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Prosecutor's desire to move trial is unusual

Observers say they're surprised that an Ohio prosecutor wants a change of venue in the retrial of a

By DAN SEWELL Associated Press Published: November 28, 2016 4:00 AM
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CINCINNATI -- A prosecutor's widely expected decision to retry a white former police officer on a murder charge in the traffic-stop shooting of a black man came with the surprise that he wants to move the next trial out of the Cincinnati area.

Hamilton County Prosecutor Joe Deters announced plans for the request on Tuesday as he said he would try fired University of Cincinnati officer Ray Tensing on the same charges on which jurors deadlocked. A judge declared a mistrial Nov. 12 after jurors remained hung after 25 hours of deliberations. The charges are murder and voluntary manslaughter in the July 19, 2015, fatal shooting of Sam DuBose.

Deters says he wants a jury in another Ohio county, away from intense local attention.

It's very rare for a prosecutor to ask for a change of venue, usually sought by defense attorneys who think a fair and impartial jury can't be seated, legal experts say.

One veteran Cincinnati attorney called it "a blockbuster move" by Deters.

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"I've been practicing law since 1989, and I've never, ever, had a prosecutor request a change of venue," said attorney Carl Lewis.

Jurors in the racially charged case were scared of being identified, even revolting and refusing to come out of the jury room at one point, Deters said. Prosecutors talked to some of the jurors after the mistrial, and Deters said prosecutors think the intense local attention could have "seeped into the jury room."

Martin Pinales, a Cincinnati attorney and a former president of the National Association of Criminal Defense Lawyers, said he expected Deters to retry Tensing on murder charges because of local political pressure, but was "a little surprised at the change of venue."

Pinales said changes of venue are meant for when "a defendant cannot get a fair trial." Judges often will try to seat a jury before agreeing to move a trial.

Hamilton County Common Pleas Judge Megan Shanahan has scheduled a hearing Monday morning. Shanahan might ask Deters what has changed since the first jury selection, Lewis said.

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"But I think what the prosecutor is going to say is that the change is that the jurors fear for their safety and the fact that it's been a hung jury, that changes the complexity of the case, and for that reason, those changes in circumstances warrant a change of venue," Lewis said.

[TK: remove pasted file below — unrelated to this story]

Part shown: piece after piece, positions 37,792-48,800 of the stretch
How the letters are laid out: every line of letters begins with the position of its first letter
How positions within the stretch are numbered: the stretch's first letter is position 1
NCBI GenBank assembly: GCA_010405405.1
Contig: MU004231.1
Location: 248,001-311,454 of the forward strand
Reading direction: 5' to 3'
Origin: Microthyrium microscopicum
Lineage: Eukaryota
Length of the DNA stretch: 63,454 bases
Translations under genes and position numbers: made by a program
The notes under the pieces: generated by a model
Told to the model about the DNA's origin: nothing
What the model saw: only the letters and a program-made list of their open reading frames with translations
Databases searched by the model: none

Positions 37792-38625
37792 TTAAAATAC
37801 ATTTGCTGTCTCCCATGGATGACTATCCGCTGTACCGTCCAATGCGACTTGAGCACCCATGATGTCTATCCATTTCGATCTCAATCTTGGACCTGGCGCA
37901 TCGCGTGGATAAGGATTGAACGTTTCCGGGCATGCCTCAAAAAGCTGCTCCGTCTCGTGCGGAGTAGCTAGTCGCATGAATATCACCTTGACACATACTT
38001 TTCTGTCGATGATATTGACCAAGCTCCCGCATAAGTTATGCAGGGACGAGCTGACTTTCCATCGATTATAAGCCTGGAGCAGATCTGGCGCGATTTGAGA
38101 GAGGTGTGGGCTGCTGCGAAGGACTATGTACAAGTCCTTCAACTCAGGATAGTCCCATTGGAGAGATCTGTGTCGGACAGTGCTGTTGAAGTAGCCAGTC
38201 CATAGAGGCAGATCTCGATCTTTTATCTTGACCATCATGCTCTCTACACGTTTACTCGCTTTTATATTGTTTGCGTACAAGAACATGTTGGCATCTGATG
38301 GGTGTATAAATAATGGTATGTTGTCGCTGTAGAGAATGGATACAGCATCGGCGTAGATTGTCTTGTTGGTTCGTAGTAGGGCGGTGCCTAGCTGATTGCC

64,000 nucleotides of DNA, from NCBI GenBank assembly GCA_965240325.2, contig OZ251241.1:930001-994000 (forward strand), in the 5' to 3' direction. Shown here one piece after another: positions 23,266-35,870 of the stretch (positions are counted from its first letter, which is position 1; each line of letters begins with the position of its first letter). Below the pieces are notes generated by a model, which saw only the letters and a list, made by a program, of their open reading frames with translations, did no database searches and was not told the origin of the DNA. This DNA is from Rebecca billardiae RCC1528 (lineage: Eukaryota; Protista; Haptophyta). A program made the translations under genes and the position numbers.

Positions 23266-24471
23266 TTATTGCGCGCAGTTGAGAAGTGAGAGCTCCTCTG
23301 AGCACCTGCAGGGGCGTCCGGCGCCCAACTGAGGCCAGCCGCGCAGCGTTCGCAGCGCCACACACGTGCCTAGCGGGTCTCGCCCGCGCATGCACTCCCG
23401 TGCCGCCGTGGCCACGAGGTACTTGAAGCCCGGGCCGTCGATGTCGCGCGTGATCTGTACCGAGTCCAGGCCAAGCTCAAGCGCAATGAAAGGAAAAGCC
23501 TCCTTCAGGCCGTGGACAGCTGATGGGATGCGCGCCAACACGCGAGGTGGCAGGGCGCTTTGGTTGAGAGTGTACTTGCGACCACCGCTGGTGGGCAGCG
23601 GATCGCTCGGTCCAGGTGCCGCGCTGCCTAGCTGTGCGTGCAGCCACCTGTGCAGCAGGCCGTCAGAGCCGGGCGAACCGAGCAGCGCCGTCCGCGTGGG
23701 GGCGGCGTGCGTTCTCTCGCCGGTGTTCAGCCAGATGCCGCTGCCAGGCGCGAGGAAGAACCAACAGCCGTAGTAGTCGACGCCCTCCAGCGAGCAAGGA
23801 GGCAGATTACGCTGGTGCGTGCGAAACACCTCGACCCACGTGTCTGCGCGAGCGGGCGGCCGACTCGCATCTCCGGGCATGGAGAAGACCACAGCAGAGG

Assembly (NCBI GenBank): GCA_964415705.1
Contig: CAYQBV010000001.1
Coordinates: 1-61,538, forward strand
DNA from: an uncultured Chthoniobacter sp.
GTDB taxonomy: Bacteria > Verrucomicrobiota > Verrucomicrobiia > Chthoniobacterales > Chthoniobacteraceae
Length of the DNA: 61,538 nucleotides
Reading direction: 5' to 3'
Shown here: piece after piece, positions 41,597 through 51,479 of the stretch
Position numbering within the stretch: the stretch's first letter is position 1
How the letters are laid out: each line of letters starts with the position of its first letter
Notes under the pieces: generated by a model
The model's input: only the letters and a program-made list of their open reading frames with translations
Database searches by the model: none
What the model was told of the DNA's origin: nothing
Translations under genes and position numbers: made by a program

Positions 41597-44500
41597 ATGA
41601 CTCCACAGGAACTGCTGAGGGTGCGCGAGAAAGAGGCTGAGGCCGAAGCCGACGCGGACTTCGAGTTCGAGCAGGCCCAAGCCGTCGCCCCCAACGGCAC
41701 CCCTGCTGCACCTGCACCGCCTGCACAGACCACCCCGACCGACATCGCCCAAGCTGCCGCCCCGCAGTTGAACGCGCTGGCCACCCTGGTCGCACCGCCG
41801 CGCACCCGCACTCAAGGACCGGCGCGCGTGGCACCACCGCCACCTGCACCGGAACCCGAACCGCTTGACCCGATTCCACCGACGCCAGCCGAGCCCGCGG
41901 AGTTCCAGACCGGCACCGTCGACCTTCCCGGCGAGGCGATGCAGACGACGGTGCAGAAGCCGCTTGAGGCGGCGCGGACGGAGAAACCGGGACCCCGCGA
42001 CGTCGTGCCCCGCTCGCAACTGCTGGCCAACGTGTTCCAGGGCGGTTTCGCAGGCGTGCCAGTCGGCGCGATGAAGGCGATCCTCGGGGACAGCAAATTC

Tensing's attorney, Stewart Mathews, said he didn't have an immediate position on the moving the trial but would lean against it for various reasons including logistical and financial hardship.

It was Mathews who unsuccessfully asked the judge to move the first trial because of prejudicial pretrial publicity, including comments by Deters and other local officials. He noted after Deters' announcement Tuesday that it was possible for a jury in Hamilton County to be seated for the first trial and doesn't see a reason why another fair and impartial panel couldn't be.

Tensing testified that he feared for his life when DuBose tried to drive away. Mathews said DuBose tried to use his car as a deadly weapon. Deters repeated last week that he believes the shooting wasn't justified and the evidence contradicts Tensing's story.

DuBose family members, the Cincinnati City Council and groups including faith leaders had called for a new murder trial.

City Councilwoman Yvette Simpson said that while a venue change would be logistically challenging, it could "provide a better opportunity for a fair and impartial trial, and hopefully, a unanimous verdict."

The case is among those across the country calling attention to how police deal with blacks. A trial is set to resume Monday in Charleston, South Carolina, for a since-fired white patrolman, Michael Slager, facing 30 years to life if convicted of murder in the death last year of a black man, Walter Scott, shot while running from a traffic stop.

Associated Press writer Lisa Cornwell contributed to this report. Follow Dan Sewell at http://www.twitter.com/dansewell. For some of his other recent stories: http://bigstory.ap.org/content/dan-sewell.


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